By Alysha Radia
Two Long Weeks
It’s SCAB time again, and with this one I thought I’d just take the time to sit back, recline, and look over the vista that was the past two weeks. Two weeks that for some reason have seemed much more like two months.
Christmas, for me, was not the break that I hoped it would be. Plagued by illness, I spent much of it in bed, and on returning to the church my bones and brain felt wearier than they did at the start of the break. Not a drop of alcohol or gram of sugar was consumed over the period in the name of starting term as on form as possible – so much for it being the most wonderful time of the year. Feeling terrible at the most joyous time of year really put a magnifying glass on the pressure that society puts on us to behave and feel a certain kind of way over the festive period and social media’s power to make you believe that if you aren’t doing things a certain way, you may as well not exist. It was weird to have distance from it all, and I’m proud that I found the strength somehow to not bow to convention, as miserable as it was. Christmas was spent in devotion to mind and body, instead of hedonism and gluttony – no bad thing.
I was, however, incredibly happy to be back, mostly to see everyone’s gorgeous faces again and to return to a place where I feel like my life has some meaning. It’s been a tough fortnight, without a doubt. The weeks started off with gruelling character assassinations via the medium of book’marc’ from Marc, the cutesy format of which somewhat managing to soften the blows. On mine were the words, ‘Never be vanilla. Keep adding heat until fully baked’, a reference to my side-hustle as a baker, but also my apparent tendency to do things that are safe and, dare I say it, boring. At first, I chose to ignore the ‘vanilla’ comment. “Marc just doesn’t know me”, I said to myself. “He’s just saying it because he knows it will annoy me”.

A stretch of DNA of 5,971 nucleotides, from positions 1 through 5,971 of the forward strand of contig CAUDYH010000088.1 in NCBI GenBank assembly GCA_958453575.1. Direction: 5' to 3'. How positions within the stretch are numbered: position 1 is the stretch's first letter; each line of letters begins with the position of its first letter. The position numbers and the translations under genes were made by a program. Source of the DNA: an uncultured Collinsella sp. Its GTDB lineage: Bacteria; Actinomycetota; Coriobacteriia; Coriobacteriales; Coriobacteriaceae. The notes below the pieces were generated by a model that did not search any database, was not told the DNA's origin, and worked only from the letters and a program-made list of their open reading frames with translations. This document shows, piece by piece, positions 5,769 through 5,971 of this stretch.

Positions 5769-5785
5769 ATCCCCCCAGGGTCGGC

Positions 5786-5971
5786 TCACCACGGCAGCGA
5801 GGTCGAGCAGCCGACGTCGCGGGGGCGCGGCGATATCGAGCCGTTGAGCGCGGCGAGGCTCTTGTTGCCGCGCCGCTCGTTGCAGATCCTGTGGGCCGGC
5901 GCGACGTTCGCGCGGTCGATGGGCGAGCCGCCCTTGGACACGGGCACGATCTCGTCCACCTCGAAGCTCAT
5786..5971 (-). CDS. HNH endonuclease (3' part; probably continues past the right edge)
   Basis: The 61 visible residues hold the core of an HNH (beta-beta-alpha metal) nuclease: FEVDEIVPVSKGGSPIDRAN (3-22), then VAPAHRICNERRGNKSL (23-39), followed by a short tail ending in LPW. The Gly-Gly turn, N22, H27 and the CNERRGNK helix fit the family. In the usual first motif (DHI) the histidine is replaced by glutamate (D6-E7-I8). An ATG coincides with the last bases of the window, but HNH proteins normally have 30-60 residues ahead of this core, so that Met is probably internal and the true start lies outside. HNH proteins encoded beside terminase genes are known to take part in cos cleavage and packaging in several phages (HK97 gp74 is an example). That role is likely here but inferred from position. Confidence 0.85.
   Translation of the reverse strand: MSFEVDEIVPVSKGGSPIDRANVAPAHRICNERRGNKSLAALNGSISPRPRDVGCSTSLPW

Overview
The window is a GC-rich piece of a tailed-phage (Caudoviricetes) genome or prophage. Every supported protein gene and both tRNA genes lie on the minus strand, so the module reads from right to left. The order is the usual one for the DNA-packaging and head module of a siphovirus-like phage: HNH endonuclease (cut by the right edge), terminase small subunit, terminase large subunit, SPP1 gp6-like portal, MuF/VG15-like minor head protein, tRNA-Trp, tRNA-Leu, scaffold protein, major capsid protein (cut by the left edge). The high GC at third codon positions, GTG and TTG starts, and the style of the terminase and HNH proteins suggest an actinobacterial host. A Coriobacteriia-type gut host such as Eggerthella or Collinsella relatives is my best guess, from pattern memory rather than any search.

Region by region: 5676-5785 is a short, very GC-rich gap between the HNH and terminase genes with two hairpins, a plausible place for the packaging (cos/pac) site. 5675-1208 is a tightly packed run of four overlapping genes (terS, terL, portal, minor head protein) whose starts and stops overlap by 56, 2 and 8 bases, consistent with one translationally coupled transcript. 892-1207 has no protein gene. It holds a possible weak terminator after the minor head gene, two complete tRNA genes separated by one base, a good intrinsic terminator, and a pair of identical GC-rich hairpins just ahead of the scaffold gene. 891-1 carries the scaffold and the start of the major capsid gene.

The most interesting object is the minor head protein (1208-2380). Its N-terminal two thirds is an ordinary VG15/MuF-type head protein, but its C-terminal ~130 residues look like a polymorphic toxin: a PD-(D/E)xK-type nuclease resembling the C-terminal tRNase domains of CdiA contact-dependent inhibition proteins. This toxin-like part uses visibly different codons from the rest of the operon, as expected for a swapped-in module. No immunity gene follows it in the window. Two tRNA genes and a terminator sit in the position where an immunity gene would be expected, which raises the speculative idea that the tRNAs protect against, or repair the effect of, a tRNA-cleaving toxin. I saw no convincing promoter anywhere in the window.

Yet, I found a profound truth in the latter half of the statement, especially in comparative conjugation with my deep, passionate love of all things gastronomical. It brought to the forefront of my mind the stark difference in dedication and level of craft and sheer motivation that I put towards my work at SCA in comparison to my work in the kitchen. I’ve been known to be on my feet for 12 hours in my own home to fulfil an order to the best of my ability, not accepting anything less than a cake that tastes even better than it looks, that is soundly structured, professionally crafted, and above all, completely bespoke and original both in flavour and design – because why bother creating something that has been created before?
At school, yes I work hard, but I’ve found myself recently settling at ‘good enough’. Nothing leaves my kitchen if it even errs on the side of over or under-baked and I revel in unique flavour combinations. I laugh in the face of ‘vanilla’ and instead I give you Grapefruit, Gin and Tonic or Raspberry, White Chocolate and Coriander Seed. I seek to create flavour combinations that will induce trepidation at the first bite, before melting your facial muscles into blissful approval. I need to unleash that experimental stride on my advertising, and start creating work that brings about the same level of boundary pushing dedication and pride in me.
PB2.1 unfortunately caused me to take back my initial disdain for the ‘vanilla’ comment. Our campaign for Gale’s honey may as well have been for a special vanilla flavoured edition of the stuff – it was a pile of drippy, gooey mush, and felt almost ashamed at what appeared to be a downward turn in quality of the work from what I had been doing in term 1 – nobody wants to regress. I’d like to blame it on ‘rustiness’, but in truth, a combination of poor time management and a distinct lack of courage that for the first time I saw in plain view, resulted in a campaign that was more sour than sweet.
The past few weeks, in all their glorious mountainous highs and canyon level lows have made me especially grateful, more than anything, for the people that I have had the pleasure of getting to know over the past few months, a few of whom have now risen the ranks from friends to an essential life-enhancing support system that I truly, truly could not be without.
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